Listening through the audio interview with Matt I concluded Chris was angry. He wasn’t drunk as he stated somewhere on Twitter. He shouldn’t have been angry. By loosing his temper he lost it. He clearly didn’t make a cohesive case. The end of the story is that he dared Matt to sue him. I’m not sure a judge from behind his desk would be able to solve the matter in a way the community could live with.
Matt kept his calm and announced another weapon: He offers Thesis users to buy them a GPL compliant premium theme.
I might consider to take Matt up on that offer.
On another note: Is it mere coincidence that Matt chimes in after WordPress 3.0 was released that has many features and functionalities Thesis offered long before 3.0 was launched?
The issue intrigues me from various points of view. Especially the fact that both characters are behaving more like trolls than sensible people.
I’m collecting some links here for further reading:
In themes are GPL too Matt posted a (part of?) a Software Freedom Law Center opinion on the matter already back in July 2009. Here he goes over the boundary in my view:
For me easy navigation of a blog is a very important part of blogging.
I’ve had a page navigation plugin here that showed the blog pages both before and after the posts that I have on a page or blog category. The problem with the plugin was that a newer version interfered on several levels with the blog and I had to keep an older version, but that older version also interfered with post editing. I really had to get rid of it and replace it with something else.
I’ve found another and clever way of page navigation: Not only via page numbers, but also via a scrolling slider. I thank Famous Bloggers Net for pointing me in the right direction. The plugin is the Paginator.
While using my prior pagination plugin I came to the conclusion that I used the top pagination much more frequent than the the bottom one. Other than Famous Bloggers does I would suggest to download the plugin via add a plugin in your WordPress dashboard and put the following code in the Thesis Hook Before Content:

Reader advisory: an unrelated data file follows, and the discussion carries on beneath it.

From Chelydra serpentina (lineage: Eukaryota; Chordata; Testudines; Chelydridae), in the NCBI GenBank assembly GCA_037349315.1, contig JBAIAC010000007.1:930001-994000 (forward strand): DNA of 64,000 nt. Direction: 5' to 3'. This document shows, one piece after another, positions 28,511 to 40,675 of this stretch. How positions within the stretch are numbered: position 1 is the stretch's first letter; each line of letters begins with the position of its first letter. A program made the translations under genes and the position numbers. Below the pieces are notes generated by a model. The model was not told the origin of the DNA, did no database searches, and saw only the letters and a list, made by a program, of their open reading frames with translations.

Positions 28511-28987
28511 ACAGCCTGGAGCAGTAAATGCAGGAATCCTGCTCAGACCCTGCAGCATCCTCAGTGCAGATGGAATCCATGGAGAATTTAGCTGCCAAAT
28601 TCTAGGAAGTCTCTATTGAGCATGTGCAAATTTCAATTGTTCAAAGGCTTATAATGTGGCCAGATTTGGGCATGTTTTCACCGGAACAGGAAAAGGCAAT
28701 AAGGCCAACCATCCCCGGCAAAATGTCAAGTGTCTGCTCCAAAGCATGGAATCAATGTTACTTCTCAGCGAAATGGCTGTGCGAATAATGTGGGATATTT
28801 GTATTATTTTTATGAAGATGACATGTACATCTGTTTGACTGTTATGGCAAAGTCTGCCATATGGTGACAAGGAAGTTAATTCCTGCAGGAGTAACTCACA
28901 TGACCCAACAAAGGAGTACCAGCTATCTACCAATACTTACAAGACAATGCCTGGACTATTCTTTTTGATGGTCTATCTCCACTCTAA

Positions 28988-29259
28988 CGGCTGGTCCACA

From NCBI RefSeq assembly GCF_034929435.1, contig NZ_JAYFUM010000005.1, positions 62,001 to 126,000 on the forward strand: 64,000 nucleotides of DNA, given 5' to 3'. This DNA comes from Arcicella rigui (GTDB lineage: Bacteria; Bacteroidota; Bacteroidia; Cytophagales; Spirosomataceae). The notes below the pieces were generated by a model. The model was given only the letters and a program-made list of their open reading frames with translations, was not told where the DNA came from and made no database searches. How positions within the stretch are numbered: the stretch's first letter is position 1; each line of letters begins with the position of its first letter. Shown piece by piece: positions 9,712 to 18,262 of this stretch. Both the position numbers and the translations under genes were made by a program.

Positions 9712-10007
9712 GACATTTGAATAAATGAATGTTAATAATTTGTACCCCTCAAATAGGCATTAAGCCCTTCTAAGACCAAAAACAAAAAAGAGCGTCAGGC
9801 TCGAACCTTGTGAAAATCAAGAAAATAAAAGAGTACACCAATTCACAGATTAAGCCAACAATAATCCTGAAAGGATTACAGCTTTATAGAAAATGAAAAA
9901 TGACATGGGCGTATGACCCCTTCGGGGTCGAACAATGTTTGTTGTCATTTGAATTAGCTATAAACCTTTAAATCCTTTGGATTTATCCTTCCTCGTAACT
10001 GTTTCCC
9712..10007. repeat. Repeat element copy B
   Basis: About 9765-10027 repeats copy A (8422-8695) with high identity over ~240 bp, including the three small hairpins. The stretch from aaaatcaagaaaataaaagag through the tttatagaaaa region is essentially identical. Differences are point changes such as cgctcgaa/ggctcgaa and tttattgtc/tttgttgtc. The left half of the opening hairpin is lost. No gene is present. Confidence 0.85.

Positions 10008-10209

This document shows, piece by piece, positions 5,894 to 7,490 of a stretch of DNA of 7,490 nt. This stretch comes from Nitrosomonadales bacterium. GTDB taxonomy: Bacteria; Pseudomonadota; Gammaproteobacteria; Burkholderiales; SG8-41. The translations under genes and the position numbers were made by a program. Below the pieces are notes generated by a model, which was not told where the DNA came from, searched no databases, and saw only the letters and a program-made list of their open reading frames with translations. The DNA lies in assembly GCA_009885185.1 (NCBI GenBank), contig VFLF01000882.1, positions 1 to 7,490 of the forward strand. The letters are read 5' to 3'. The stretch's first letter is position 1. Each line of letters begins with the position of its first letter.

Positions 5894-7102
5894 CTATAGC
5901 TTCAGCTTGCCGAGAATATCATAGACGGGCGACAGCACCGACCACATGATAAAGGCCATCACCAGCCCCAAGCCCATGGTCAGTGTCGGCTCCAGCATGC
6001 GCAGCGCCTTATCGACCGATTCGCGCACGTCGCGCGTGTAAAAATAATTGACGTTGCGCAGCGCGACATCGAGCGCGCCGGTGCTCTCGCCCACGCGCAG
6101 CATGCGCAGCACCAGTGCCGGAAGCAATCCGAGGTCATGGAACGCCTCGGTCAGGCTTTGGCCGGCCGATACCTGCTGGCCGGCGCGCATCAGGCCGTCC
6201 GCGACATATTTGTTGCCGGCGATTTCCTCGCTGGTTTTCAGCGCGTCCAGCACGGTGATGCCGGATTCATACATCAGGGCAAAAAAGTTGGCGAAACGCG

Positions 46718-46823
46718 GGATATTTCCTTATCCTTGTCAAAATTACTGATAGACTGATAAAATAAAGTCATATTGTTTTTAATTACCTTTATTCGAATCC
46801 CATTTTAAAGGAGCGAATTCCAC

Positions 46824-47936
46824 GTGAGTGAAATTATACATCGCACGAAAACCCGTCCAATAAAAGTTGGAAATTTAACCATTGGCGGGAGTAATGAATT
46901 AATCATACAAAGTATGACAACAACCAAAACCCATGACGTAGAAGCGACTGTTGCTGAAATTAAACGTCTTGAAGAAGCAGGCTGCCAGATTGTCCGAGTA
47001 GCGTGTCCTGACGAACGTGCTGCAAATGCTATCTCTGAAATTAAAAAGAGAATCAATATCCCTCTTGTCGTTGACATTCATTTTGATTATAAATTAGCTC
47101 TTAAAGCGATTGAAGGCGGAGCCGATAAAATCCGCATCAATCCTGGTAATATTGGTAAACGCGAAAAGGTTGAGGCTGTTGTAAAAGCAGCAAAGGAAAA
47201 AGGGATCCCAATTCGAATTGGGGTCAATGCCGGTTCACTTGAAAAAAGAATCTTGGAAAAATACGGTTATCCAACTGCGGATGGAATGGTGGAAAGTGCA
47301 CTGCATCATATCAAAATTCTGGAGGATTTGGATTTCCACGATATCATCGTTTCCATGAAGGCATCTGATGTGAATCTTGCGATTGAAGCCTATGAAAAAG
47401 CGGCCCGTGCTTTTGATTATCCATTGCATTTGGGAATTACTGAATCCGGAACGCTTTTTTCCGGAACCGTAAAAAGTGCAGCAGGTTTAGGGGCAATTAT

Don’t forget to check the “execute PHP on this hook” button.
Also don’t forget to put a number in the number of pages for the Paginator setting.
In this way you leave the Thesis navigation at the bottom in tact and you have a nifty navigation tool on top of your pages and categories.
Probably I’m the only one that uses this feature the most on this blog. I still like it, but there is one caveat. If you are monitoring broken links with Google Webmaster tools you’ll notice the typical error that each first page does not exist…
Why I got lost under the hood of computers, software and camera’s the last couple of weeks which prevented me from churning out many new blog posts that I have in my sleeve:
I upgraded to WordPress 2.8, but had to upgrade to Thesis 1.5.1. first. I just had installed Thesis 1.5 last month on the recommendation of fellow travel bloggers Todd Lucier and Darren Cronian.
In upgrading to Thesis 1.5,1 I lost a lot of my Thesis 1.5 settings. It seemed to be a bug somewhere, but I couldn’t pinpoint where and lost a lot of time getting the blog in order once more.
For future reference I’m listing some bloggers that use the Thesis Theme and give good advice on the ins and outs:
I’m trying to really understand SEO for bloggers … a bit cumbersome. Time consuming reading. However i did install a robots.txt file for both my blogs and the Sitemap generator Plugin is now working correctly…
During a thunderstorm I closed my office server down. It had been running year after year under Novell Netware 5.
I was prepared for this happening: A brand new server which was already loaded with Netware 6.5 stood ready for the occasion. One tiny problem: It appeared that I needed to redo the login scripting…having some special needs as I still rely on some DOS programs – not solved yet….